Hobson’s choice

…is no choice at all.

The stable owner gets to pick which horse you get. Take it or leave it.

Some people prefer this. It means that we’re off the hook and not responsible. It relieves us of the emotional labor of choice. Let someone else worry about it…

And so we give up our agency and our freedom, simply to avoid responsibility.

The thing is, there is still a choice: The choice of whether or not to go into the stable in the first place.

Every time we choose a job, cast a ballot (or choose not to), or select a path, we’re making a choice. What happens after that is still our responsibility.

Pay what you want

It’s a fascinating payment model. For digital goods and other transactions where the marginal cost of one more sale approaches zero, “pay what you want” exposes how complicated the story we tell about money can be. When we add in the charity component, it becomes even more layered.

The Best of Akimbo (volume 1) is now available as a pay-what-you-want download. 100% of what you pay is a donation that goes directly to charity: water. The details are all here.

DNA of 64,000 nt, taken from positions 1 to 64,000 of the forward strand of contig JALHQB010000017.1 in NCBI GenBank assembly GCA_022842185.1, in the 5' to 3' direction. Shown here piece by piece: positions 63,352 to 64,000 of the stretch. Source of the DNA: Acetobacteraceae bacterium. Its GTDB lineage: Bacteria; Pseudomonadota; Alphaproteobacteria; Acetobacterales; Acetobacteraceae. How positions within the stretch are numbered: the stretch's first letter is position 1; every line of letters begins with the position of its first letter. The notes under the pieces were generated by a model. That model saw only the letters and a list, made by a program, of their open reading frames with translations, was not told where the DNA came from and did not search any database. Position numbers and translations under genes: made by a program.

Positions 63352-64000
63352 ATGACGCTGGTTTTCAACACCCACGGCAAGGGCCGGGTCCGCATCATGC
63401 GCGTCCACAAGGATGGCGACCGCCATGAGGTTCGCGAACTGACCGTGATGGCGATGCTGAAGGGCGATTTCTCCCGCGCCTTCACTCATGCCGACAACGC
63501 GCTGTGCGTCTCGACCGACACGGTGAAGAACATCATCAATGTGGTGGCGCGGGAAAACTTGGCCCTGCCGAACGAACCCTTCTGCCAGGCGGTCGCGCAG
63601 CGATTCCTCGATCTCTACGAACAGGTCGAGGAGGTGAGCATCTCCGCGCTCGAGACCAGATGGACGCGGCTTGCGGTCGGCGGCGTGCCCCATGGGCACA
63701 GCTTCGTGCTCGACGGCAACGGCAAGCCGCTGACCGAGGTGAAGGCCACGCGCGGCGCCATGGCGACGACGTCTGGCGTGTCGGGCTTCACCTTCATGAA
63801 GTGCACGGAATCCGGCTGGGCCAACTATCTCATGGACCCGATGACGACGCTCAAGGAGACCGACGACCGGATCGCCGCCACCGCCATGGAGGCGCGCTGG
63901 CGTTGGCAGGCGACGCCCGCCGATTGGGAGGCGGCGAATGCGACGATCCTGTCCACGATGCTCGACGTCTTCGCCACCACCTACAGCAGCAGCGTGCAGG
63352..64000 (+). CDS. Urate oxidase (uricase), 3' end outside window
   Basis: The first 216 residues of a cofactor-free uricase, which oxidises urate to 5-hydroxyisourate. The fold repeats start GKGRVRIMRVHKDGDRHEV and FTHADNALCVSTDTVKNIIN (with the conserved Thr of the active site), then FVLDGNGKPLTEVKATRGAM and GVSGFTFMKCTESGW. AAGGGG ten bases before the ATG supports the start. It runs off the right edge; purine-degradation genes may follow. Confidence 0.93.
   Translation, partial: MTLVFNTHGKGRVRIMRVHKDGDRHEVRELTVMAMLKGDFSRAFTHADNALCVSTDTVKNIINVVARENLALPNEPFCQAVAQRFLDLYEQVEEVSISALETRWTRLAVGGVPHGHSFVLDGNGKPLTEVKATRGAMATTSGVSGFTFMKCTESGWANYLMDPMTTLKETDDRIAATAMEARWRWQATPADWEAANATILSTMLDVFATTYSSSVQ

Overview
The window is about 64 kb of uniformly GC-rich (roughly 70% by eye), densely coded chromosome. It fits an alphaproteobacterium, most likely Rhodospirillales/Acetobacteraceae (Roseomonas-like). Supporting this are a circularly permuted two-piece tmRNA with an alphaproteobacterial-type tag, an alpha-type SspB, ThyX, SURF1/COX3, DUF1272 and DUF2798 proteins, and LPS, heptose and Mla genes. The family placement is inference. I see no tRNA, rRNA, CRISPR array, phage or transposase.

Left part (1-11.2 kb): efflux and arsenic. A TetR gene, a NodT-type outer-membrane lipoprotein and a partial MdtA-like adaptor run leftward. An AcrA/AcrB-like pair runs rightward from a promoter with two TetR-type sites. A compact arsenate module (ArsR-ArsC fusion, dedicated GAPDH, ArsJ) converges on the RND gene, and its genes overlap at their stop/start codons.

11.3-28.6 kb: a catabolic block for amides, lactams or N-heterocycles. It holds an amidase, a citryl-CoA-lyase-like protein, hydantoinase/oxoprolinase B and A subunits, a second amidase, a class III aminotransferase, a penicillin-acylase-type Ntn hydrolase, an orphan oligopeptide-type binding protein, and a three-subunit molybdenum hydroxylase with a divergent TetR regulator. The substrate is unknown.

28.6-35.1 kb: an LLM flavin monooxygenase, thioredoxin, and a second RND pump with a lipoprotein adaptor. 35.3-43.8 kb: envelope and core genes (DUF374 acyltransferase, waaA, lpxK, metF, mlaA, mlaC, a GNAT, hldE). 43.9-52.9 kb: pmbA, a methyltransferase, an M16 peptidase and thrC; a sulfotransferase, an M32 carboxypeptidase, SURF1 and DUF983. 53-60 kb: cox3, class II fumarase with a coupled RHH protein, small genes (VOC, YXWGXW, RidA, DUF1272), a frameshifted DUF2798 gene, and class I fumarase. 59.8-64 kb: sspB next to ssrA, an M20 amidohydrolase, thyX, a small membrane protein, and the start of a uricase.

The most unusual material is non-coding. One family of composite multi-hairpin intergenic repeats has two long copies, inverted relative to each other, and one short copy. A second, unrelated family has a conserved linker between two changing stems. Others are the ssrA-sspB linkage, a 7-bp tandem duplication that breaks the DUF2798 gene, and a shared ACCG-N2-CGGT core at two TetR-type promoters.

There are more than five years worth of weekly episodes of my Akimbo podcast now available, and my producer Alex DiPalma and I have put together a five-episode best of. No ads, of course, no QA, just some culture-gazing you can dive into and even share. Other episodes are available wherever you get your podcasts.

To date, readers of this blog have helped 34,000 people get a reliable source of clean water, with more than a million dollars donated so far. It’s hard to imagine something more generous, more life-changing or more urgent than bringing water to someone who needs it. Thank you.

Grandiosity as a form of hiding

A business that says its mission is to, “reinvent local commerce to better serve our customers and neighborhoods,” can spend a lot of time doing not much of anything before they realize that they’re not actually creating value.

A non-profit that seeks to create “fairness and equity” can also fall into a non-specific trap.

Far more useful to say, “we sell a good cup of coffee at a fair price,” and see if you can pull that off first.

Google claims they want to organize the world’s information. But they began by simply building a search engine that people would switch to.

We need a goal. But the more specific and measurable, the better.